If you read one of my posts from last year (click here), you will know that I tried Cryotherapy to remove a few age spots on my face. Boo to getting old. Boo to my face now revealing the damage caused by years of baking in the sun. Boo to the word age spot too. It is also known as a liver spot or solar lentigo – I’m going with solar lentigo, sounds less old. I digress…
I recently returned to the Bay Dermatology Centre to remove another solar lentigo. And this is when I discovered Electrocautery.
Dr. Salsberg took a look at my face and suggested that we could do Cryotherapy again, or perhaps consider Electrocautery, which was her preference. Well, I don’t remember her actually saying “Electrocautery” per se, as I would have been a little intimidated if she used that word, but she described it as an electric needle. She said recovery was similar to Cryotherapy (i.e. a scab would form, which would eventually fall off) but that overall, the Electrocautery process is more precise. It would only take a few minutes. She couldn’t guarantee that either procedure would avoid any scarring, but that based on the results from my last Cryotherapy session, she felt that the chances of scarring with Electrocautery were minimal.
Electrocautery…what a scary word, sounds daunting doesn’t it? Here is an official definition:
1. An instrument for directing a high-frequency current through a local area of tissue.
2. A metal cauterizing instrument heated by electricity.
3. The cauterization of tissue by means of one of these instruments.
The American Heritage® Medical Dictionary Copyright © 2007, 2004 by Houghton Mifflin Company. Published by Houghton Mifflin Company. All rights reserved.
Here is my take on Electrocautery, as again there isn’t a lot of information out there (especially from a patient’s perspective):
- After a quick wipe down with alcohol, Dr. Salsberg immediately went to work. She said it would sting, and it sure did. It feels like your skin is burning (well, I guess it literally is!)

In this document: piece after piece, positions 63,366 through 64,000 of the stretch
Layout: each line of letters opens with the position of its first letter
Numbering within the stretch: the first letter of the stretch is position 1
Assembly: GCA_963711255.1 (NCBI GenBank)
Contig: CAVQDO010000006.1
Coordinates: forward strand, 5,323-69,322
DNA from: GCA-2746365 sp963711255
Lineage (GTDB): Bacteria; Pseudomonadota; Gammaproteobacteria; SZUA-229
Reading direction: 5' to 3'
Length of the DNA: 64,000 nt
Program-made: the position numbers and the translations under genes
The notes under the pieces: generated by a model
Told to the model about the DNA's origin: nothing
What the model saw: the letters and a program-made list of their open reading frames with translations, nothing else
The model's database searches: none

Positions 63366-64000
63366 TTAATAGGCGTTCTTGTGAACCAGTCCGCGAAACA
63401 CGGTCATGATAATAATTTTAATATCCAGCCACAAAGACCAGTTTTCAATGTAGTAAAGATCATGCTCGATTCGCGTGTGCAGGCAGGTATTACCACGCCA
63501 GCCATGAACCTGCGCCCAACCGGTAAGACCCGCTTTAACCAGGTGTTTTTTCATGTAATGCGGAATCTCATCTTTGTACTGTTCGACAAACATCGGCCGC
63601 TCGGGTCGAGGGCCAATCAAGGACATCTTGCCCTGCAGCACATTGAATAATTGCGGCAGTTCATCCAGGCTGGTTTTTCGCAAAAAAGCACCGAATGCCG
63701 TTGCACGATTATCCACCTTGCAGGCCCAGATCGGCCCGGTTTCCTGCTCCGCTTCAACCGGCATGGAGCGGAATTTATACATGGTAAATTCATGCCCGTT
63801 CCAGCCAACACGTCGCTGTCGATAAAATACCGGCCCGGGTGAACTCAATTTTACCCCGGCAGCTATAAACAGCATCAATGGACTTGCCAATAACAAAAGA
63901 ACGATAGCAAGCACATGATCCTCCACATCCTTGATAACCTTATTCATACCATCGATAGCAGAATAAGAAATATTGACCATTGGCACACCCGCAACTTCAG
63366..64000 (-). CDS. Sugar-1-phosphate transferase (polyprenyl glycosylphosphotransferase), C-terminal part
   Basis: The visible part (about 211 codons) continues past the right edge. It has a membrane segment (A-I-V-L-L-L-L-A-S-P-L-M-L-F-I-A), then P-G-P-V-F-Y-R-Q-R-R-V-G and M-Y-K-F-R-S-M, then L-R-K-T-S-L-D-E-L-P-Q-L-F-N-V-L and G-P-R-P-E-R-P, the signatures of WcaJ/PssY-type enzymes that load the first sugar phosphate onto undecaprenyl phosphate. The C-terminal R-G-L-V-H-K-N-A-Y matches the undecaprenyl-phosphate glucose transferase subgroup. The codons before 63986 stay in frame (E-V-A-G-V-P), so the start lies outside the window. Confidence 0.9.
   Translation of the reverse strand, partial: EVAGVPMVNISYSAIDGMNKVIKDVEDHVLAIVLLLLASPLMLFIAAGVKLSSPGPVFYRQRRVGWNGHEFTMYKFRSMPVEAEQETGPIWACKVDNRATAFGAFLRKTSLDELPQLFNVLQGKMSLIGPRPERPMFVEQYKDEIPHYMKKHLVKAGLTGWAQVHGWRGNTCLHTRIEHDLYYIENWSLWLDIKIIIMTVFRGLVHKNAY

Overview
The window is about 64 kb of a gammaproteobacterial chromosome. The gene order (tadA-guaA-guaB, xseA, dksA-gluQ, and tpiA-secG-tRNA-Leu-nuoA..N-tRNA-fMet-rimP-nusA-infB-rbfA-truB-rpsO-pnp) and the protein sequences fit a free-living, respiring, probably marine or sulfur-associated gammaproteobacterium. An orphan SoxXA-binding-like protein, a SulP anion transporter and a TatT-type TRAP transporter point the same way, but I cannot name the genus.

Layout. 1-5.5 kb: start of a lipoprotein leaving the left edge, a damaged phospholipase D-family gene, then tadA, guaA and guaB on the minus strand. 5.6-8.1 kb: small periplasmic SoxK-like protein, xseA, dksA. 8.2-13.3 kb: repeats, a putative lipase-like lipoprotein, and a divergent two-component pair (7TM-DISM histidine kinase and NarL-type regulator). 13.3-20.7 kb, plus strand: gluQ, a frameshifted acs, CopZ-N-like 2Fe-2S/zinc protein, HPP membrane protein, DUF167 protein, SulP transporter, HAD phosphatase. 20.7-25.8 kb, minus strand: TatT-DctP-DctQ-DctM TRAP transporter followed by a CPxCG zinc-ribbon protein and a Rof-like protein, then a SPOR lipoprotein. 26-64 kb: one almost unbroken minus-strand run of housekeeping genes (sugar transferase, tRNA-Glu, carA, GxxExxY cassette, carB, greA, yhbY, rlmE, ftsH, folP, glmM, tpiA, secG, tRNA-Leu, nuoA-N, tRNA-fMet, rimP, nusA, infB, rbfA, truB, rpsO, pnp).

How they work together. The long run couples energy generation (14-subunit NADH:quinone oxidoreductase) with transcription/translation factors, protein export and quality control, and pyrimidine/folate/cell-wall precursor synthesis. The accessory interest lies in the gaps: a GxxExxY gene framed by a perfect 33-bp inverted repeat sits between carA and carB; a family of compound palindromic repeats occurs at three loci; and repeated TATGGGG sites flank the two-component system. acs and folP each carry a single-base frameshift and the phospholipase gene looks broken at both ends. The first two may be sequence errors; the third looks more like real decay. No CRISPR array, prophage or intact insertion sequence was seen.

- She would pinpoint the needle on the solar lentigo for a few seconds, stop, wipe the area with a soft tissue and then repeat. It only took a few minutes to remove it.
- What I didn’t realize is that she actually removes the solar lentigo. You see, with Cryotherapy, your skin is sprayed with liquid nitrogen; the spot turns much darker in colour, then starts to blister (which looks gross), a scab forms and then after a week+, the scab falls off. In the case of Electrocautery, the solar lentigo is completely removed from the get-go; raw skin is revealed and a scab will slowly form that eventually falls off. Visually, Electrocautery is the way to go. So I have a red spot on my face for now…I’d rather have this then a dark, gross blister scab!
- I didn’t take a look at the whole apparatus or the electric needle before or after the procedure. It did however look very non-descript when I saw it hanging on the wall. I was just glad it was over. I hate any reference to a “needle” although certainly this did not penetrate the skin (only the surface).
- I asked Dr. Salsberg whether I should be using Polysporin vs. Vaseline. She said that reports have shown that both are equally effective, but it must be Polysporin ointment (I’m using the Triple antibiotic vitamin E enriched formula). She advised that I should refrain from touching the spot, and ensure I keep it constantly moist with the ointment.
It’s day 3 and so far so good! There is still some redness; not sure if that is an after effect of the procedure or a reaction to the Polysporin (or both?). And there isn’t a major scab, hope that’s OK. Here is my photo journey to-date:
Keep you all posted with the final results!